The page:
“I want my mommeeeee!”
Lately, this statement has been heard routinely in the hallways and bedrooms of my house. It is usually accompanied by sobbing wails of sadness, violent acts of anger and intense pleas for justice.
And with this lament comes the inevitable. At a little over two years old, Pea has officially renounced her father as a demon man, capable of such horrible cruelties as tickle attacks, unconditional love, and here’s the kicker, standing firm and denying her the things she wants.
Ok, I am exaggerating. Pea feels this way approximately 2% of the time. Usually at bedtime. The rest of the time we are the best of buds, but for that 2% of the time, she can’t stand to be with me.
Not to worry, fair readers, I know exactly what’s going on and I am not phased in the least.
What is going on, you ask? In the words of Yo Gabba Gabba’s DJ Lance Rock, let’s break it down.
I’ve spoken to this in past posts, but I have proven myself far more intolerant of Pea’s shenanigans than my wife has. To my wife, Pea is still a curious little adventurer. She feels that Pea should be allowed to roam free – closely monitored of course – to explore her surroundings and learn the ways of life on her own.
I, on the other hand, have seemingly entered into the role of museum keeper. It is, in my eyes, incredibly important that Pea not touch the things she ought not touch and not do the things she ought not do. After all, “The appearance of law must be upheld, especially when it’s being broken.” (Boss Tweed, Gangs of New York, great film)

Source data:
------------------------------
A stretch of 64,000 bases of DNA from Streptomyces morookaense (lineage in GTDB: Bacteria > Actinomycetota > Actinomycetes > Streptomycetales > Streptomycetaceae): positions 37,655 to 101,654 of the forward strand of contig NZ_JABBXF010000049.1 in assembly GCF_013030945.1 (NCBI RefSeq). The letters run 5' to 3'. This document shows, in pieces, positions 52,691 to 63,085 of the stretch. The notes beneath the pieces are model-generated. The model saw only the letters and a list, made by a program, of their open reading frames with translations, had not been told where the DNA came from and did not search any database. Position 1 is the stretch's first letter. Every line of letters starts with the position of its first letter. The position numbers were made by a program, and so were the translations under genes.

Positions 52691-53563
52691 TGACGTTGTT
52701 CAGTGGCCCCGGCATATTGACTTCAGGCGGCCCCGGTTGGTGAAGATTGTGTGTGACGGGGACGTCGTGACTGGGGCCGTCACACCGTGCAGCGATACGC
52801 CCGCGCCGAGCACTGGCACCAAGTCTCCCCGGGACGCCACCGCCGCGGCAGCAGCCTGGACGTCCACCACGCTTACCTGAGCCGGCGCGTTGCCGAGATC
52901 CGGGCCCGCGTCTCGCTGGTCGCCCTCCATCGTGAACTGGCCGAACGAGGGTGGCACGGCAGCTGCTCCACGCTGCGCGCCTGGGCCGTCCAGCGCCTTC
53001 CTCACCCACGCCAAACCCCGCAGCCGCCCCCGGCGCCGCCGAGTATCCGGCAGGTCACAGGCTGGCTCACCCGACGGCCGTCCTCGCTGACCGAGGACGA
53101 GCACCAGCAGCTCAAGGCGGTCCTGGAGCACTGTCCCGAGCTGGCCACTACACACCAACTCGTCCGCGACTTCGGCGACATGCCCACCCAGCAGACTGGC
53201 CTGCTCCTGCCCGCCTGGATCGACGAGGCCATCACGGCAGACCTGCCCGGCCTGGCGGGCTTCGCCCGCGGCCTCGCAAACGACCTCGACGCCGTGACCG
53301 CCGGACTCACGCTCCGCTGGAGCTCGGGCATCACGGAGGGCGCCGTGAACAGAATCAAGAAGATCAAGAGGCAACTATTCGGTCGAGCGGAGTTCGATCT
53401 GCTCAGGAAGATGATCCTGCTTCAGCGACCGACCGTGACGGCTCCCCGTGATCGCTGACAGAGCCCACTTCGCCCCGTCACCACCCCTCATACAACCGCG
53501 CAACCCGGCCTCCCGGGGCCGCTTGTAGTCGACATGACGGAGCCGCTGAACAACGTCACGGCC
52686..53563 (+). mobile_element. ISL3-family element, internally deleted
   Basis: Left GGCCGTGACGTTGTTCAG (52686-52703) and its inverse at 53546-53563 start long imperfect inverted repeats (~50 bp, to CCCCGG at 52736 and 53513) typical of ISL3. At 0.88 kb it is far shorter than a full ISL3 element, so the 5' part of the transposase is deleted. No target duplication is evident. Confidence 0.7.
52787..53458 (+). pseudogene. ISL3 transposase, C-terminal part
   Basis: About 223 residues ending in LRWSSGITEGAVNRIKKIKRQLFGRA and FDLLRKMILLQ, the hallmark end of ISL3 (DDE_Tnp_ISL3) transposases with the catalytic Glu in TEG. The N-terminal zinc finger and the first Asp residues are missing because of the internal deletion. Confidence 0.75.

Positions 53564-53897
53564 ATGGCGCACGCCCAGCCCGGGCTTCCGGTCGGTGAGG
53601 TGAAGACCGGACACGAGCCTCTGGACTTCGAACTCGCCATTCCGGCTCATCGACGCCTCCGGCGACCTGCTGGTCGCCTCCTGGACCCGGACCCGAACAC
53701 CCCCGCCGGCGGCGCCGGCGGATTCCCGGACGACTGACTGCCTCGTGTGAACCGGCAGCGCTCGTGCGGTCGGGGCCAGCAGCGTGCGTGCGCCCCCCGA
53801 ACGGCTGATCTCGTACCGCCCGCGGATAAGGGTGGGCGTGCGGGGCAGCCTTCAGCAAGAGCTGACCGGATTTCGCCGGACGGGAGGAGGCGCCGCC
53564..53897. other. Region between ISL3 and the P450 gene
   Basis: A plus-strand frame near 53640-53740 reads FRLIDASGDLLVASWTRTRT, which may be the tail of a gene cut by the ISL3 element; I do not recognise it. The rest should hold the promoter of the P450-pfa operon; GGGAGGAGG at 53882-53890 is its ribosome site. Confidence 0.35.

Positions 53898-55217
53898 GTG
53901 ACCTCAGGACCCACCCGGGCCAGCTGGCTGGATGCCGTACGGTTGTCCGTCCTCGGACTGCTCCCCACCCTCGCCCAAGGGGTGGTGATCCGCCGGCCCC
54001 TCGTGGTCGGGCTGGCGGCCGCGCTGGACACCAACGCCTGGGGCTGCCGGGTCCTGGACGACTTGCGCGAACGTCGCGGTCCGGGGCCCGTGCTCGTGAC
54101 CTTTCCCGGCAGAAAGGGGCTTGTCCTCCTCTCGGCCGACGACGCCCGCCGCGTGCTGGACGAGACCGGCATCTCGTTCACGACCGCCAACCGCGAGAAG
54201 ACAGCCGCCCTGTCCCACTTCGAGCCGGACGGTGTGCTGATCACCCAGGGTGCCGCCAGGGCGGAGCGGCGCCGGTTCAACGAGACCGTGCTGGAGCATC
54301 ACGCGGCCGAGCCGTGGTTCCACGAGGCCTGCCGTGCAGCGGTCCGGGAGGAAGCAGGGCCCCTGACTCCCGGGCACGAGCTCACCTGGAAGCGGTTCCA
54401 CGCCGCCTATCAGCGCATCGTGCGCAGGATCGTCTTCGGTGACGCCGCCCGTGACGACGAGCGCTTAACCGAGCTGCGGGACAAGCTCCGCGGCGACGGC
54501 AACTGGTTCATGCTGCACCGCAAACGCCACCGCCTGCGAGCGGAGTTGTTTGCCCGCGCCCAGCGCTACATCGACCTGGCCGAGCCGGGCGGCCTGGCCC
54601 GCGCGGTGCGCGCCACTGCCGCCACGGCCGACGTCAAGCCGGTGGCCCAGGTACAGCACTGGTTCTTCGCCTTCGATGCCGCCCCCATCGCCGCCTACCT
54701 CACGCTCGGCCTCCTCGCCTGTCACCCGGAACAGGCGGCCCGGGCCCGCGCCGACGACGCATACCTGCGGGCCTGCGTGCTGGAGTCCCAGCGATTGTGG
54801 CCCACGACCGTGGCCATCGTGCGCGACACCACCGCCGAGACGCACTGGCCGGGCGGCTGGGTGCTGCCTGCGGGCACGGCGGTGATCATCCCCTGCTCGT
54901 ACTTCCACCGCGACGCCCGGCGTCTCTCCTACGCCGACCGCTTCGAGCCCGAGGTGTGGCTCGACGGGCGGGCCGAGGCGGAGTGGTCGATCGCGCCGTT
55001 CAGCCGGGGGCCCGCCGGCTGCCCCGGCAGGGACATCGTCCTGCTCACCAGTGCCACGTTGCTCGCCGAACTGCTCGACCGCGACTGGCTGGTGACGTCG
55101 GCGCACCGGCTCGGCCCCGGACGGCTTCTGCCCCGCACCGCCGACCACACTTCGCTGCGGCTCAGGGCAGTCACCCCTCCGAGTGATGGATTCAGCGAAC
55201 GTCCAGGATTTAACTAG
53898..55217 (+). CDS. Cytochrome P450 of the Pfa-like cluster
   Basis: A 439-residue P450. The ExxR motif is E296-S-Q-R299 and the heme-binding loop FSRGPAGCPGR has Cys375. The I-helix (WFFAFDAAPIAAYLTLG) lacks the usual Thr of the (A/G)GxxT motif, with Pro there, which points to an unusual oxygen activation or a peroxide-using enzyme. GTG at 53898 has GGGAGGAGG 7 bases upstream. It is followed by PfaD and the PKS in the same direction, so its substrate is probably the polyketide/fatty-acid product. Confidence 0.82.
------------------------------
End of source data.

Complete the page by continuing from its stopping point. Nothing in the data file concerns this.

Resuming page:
Now, in fairness, this isn’t reality at all. My wife and I are equally vigilant when it comes to keeping Pea from doing ‘bad’ things. I don’t want you thinking that my wife lets Pea swan dive off the mantle onto a couch covered in thumb tacks, because she doesn’t.
Rather, it appears Pea has come to view me as the more unforgiving of her two parents. And as we all know, perception is reality.
I’m not going to lie. Having Pea insist so adamently for my wife instead of me hurts. A lot. But I know this is a phase that will pass.
Instead of getting upset, I am choosing to use this as an opportunity to reinforce with Pea that what I say goes… that it is very important that she listen to my advice, and that she recognize that I mean what I say and that I will not waiver.
I know that there will come a time when Pea will only want me, thinking she will have a better chance to push the envelope with me than with my wife. At that time, my wife will have the same opportunity I have now to reinforce the importance of listening.
And when that time comes, and my wife confirms with Pea that her mommy and daddy are in charge, the next 13-17 years will be a piece of cake.